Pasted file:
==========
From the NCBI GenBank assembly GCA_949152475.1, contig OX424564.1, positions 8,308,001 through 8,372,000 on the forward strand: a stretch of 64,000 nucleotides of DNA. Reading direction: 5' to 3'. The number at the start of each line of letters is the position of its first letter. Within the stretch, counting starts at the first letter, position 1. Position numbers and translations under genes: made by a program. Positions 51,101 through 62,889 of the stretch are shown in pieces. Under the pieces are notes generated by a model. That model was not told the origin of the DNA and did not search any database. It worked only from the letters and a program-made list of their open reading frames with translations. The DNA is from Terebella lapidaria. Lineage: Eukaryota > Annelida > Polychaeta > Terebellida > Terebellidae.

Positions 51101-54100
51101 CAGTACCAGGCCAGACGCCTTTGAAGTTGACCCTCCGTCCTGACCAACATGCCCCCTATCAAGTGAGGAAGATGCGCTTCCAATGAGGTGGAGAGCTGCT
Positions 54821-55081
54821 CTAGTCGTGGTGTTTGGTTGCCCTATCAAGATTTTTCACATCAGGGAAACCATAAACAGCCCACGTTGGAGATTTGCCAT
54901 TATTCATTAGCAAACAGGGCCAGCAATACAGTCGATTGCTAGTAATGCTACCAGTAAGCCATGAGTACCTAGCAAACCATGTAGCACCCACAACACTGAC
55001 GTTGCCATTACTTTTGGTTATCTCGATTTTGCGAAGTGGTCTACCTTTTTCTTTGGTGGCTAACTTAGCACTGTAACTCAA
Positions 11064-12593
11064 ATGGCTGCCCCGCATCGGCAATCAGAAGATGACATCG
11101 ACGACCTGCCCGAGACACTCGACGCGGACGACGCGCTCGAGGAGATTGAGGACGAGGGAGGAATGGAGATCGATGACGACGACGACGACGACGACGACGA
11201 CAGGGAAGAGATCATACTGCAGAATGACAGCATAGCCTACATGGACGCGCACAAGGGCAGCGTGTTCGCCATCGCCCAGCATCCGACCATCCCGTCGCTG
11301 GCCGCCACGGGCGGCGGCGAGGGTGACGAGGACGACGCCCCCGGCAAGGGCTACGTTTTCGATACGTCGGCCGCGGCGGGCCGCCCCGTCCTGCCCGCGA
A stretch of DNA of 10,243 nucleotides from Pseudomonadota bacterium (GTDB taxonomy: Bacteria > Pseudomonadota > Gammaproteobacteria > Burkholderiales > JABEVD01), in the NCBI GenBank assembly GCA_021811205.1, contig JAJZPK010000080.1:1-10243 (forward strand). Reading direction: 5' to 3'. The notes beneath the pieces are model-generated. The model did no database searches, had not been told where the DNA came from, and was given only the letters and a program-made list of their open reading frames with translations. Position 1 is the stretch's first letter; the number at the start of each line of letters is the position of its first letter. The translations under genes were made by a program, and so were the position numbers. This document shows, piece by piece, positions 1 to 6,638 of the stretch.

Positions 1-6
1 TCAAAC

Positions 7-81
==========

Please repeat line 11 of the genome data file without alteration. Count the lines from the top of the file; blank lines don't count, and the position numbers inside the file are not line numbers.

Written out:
11201 CAGGGAAGAGATCATACTGCAGAATGACAGCATAGCCTACATGGACGCGCACAAGGGCAGCGTGTTCGCCATCGCCCAGCATCCGACCATCCCGTCGCTG